FOR those who are old enough to remember news breaking in 1982, the names Sabra and Shatila conjure up a violent and bloody image. The 17th of September 2012 is the 30th Anniversary of the massacre at the two refugee camps in Beirut that shocked the world.
I visited the still-functioning camps in 2006 following the Israeli bombing of Lebanon. They are still not for the faint-hearted. Conditions are poor and Palestinian populations yearn for their right to return to their homeland or a Palestinian state. More than 60 years after the camps first emerged, they are still waiting.
The camps were set up by UNWRA (the United Nations Relief and Works Agency) in 1949, as over half a million Palestinians were driven from their homes following the creation of the state of Israel in 1948. They believed their exile would only be brief. We now know that it is permanent with no end in sight as the eternal peace process is now non-existent.
These refugees should have been safe, given their vulnerable status. The then PLO chairman, Yasser Arafat, was given a written undertaking by Philip Habib, the US special envoy of the time, that the civilian population in Beirut would not be harmed. The US was clearly not a restraining force for Israel in this war and, history now records, not in any other subsequent war either. Although figures are disputed, it is believed 3,000-3,500 died or are still missing. Civilians died in violent, degrading and inhumane ways. A significant number of the victims were Lebanese.
The most vivid account I have read is by journalist Robert Fisk, who dared to enter the camps with other journalists on the morning after. He recalls they entered at 10am on 18 September, 1982, and knew almost from the start that something really evil had happened.
“The stench in Shatila made us retch, after some minutes we began to smell the dead. They were everywhere. The Christian Militia men, whom Israel had let in to the camps to flush out “terrorists”, had only just left. When we had seen 100 bodies, we stopped counting.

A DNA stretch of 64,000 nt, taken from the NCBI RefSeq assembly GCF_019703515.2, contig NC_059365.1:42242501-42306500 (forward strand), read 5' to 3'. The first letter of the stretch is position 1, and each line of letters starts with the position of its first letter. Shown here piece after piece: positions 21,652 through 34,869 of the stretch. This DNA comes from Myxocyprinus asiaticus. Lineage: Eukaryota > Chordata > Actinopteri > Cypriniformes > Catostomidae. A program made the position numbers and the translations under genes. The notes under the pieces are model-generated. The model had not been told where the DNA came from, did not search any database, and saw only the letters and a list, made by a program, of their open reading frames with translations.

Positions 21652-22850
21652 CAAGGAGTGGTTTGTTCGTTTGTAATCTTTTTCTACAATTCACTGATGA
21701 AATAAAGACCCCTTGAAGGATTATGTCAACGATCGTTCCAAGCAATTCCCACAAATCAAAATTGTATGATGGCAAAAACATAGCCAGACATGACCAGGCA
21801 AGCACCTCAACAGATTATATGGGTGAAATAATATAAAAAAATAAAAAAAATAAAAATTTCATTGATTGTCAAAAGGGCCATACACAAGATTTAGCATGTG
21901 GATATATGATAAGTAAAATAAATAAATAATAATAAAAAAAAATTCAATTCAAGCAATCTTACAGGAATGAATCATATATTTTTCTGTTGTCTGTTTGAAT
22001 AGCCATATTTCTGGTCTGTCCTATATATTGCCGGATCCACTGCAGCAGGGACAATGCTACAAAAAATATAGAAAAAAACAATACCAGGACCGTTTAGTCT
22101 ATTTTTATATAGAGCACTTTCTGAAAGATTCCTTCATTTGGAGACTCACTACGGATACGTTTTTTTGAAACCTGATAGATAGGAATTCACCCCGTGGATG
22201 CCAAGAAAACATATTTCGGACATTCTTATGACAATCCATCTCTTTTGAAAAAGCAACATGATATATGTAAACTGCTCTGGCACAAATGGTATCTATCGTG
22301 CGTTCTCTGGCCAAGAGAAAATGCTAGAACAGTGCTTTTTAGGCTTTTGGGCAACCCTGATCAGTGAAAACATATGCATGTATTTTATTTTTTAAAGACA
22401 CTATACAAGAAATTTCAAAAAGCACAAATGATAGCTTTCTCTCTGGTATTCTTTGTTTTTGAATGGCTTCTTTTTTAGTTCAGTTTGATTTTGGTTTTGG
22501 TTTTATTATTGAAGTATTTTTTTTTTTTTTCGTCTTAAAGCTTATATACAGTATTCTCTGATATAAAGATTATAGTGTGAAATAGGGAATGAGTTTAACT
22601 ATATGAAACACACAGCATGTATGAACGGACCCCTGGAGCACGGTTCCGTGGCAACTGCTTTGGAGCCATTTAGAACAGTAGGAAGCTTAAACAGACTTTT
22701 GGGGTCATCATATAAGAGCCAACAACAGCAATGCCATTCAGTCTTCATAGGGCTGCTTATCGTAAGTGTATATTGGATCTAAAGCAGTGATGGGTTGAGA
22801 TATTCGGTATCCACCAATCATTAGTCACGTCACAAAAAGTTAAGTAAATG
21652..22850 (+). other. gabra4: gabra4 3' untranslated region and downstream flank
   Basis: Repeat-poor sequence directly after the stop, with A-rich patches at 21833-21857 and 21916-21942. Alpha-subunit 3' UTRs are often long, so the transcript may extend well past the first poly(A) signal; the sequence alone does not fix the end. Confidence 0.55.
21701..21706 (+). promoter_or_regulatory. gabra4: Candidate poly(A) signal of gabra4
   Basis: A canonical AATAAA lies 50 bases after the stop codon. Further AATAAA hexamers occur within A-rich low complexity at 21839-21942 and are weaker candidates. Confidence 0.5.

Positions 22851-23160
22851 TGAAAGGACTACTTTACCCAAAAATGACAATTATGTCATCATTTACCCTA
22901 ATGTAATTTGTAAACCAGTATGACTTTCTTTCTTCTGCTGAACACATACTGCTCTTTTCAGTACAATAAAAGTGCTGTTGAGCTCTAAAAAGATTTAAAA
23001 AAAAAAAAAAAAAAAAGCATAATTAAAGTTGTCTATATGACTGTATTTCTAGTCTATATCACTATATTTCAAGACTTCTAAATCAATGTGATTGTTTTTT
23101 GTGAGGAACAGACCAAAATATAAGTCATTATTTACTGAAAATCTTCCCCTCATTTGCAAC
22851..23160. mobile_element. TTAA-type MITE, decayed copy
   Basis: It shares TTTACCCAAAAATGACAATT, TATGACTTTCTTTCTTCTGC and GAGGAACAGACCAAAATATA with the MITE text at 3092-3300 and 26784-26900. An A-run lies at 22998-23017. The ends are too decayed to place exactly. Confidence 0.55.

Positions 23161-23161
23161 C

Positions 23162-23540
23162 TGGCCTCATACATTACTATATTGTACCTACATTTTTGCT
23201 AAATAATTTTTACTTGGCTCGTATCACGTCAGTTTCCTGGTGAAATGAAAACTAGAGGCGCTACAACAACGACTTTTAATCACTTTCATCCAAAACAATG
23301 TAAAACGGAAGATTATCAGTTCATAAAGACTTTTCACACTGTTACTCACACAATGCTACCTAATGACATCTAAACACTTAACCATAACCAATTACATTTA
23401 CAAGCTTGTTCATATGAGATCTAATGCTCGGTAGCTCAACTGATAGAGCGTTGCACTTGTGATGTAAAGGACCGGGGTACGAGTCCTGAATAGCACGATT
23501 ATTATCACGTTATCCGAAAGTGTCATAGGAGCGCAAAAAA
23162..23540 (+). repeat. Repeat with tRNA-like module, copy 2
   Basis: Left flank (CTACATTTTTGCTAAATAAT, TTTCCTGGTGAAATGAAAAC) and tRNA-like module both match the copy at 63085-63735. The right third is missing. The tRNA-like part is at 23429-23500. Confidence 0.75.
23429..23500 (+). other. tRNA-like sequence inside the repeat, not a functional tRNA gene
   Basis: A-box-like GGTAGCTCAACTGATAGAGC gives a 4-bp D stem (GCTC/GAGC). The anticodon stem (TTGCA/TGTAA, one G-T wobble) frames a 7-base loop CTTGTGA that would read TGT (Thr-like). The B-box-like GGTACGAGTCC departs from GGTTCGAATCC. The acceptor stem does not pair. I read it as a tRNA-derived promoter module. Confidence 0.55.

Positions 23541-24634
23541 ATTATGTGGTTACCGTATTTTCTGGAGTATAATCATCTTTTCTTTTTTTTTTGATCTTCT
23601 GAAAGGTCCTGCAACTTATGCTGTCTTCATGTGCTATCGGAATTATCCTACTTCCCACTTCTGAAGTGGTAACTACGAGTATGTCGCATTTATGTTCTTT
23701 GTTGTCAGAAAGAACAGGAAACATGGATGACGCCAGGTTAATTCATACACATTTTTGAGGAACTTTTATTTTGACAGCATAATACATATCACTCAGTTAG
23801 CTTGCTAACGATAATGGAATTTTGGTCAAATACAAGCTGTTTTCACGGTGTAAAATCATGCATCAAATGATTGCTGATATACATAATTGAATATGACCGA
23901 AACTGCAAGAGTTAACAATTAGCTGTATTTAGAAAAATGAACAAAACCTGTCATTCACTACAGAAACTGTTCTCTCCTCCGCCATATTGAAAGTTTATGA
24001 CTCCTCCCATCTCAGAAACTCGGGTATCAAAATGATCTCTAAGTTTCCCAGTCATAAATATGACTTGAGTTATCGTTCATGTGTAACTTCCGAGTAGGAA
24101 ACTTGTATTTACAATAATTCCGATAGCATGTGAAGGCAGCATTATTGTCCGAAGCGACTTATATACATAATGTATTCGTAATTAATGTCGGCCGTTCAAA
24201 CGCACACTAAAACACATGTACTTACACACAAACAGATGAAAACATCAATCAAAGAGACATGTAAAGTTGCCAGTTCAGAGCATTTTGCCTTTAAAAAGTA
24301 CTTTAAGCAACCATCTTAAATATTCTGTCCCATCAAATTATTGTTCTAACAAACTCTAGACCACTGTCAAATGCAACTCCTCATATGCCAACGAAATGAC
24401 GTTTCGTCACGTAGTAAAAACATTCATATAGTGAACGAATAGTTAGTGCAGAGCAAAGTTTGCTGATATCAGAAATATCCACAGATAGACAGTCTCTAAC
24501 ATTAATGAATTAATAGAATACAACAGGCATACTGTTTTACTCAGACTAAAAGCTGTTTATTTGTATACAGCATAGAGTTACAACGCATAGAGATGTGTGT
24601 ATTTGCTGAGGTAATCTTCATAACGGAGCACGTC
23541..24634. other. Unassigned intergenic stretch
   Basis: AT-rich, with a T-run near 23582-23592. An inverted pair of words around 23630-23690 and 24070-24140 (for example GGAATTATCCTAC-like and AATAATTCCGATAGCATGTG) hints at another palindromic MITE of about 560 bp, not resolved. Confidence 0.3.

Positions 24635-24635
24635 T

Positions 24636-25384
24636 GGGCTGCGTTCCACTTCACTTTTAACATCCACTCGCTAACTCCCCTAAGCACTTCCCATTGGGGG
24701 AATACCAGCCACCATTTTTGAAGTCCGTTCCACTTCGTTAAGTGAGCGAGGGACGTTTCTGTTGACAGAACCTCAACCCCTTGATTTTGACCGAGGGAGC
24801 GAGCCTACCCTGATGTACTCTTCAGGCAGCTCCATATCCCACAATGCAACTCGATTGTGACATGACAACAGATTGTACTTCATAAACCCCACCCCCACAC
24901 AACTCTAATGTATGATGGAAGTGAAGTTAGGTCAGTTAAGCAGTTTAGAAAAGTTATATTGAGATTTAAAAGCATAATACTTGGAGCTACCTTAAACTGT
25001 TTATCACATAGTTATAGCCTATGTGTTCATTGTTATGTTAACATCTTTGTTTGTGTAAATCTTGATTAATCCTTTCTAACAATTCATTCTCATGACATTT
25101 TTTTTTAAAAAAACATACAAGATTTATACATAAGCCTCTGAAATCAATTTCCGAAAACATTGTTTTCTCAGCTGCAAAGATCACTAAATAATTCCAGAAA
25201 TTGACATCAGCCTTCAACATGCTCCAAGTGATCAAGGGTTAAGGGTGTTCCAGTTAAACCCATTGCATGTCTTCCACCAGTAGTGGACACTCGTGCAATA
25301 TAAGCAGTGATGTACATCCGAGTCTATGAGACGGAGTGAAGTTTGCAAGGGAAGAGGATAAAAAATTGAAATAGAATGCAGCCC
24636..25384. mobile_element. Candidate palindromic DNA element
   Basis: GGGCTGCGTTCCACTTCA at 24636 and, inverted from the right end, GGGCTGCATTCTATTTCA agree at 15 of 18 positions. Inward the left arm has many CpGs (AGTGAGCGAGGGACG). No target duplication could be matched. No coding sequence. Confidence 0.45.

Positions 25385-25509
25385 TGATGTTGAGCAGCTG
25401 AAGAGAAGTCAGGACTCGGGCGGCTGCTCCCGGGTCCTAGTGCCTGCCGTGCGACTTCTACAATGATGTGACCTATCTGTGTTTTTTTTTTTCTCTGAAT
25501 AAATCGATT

“Hundreds were shot unarmed, women lying with their skirts to their knees, legs wide apart, children with their throats cut, young men shot in the back after being lined up, babies blackened already in a state of decomposition tossed in to rubbish heaps, buildings dynamited to the ground, young men shot at point blank range, some as young as 12 or 13 were castrated. 1,500 men disappeared after being taken for questioning. All killed.”
Fisk said: “There can be no doubt that Israeli forces knew there was a massacre inside the camps”
Fatima Helow, a friend of mine who has been living in Glasgow, was 10 years old when she witnessed the Israeli forces enter the camp on the first day of the massacre. She describes that the forces locked people inside the camp so that they could not escape. She says they were used as human shields to hunt down the PLO. Her cousins were killed, women were raped and she recalls pregnant women who had been attacked.
To date, there has not been not been proper accountability for this tragic event, All that happened was that the Kahan commission, Israel’s inquiry in to the massacre, concluded that Ariel Sharon, the defence minister, “bears personal responsibility” and was forced to resign. Worse still, the prospects of creating a state for Palestinians is as far way now as ever. Israel is still building hundreds of new homes in the West Bank and they have demolished thousands of Palestinian homes unlawfully.
I believe that Israel is losing the moral argument around the world about how it responds to conflict and the attacks upon itself. In Gaza, the rubble remains from the bombing of UN shelters, schools and mosques in 2009 due to the permanent siege of the tiny Palestinian enclave. There was no justice either for Rachael Corrie, the British activist killed in 2003 by a military-driven Caterpillar bulldozer when she was peacefully protesting and Turkey still awaits an apology for the nine civilians shot dead on board the protest ship the Mavi Marma in 2010.
The root of the conflict is, and remains, the occupation of the West Bank and the failure of the international community to stop the settlement building, which is now the biggest physical obstacle to a two-state solution.
Palestinian president Mahmoud Abbas will very soon ask again for UN support for recognition of Palestinian statehood. Do we not at least owe the Palestinians that recognition?
We should not forget the innocents and the tragedy of Sabra and Shatila because Palestinians deserve a country and not eternal sympathy for their tragedies. For those who believe in justice and for the memory of all innocent people who have died on all sides of the conflict, we cannot be silent. «
• Pauline McNeill is a former Labour MSP and Chair of the Middle East and North Africa Forum in Scotland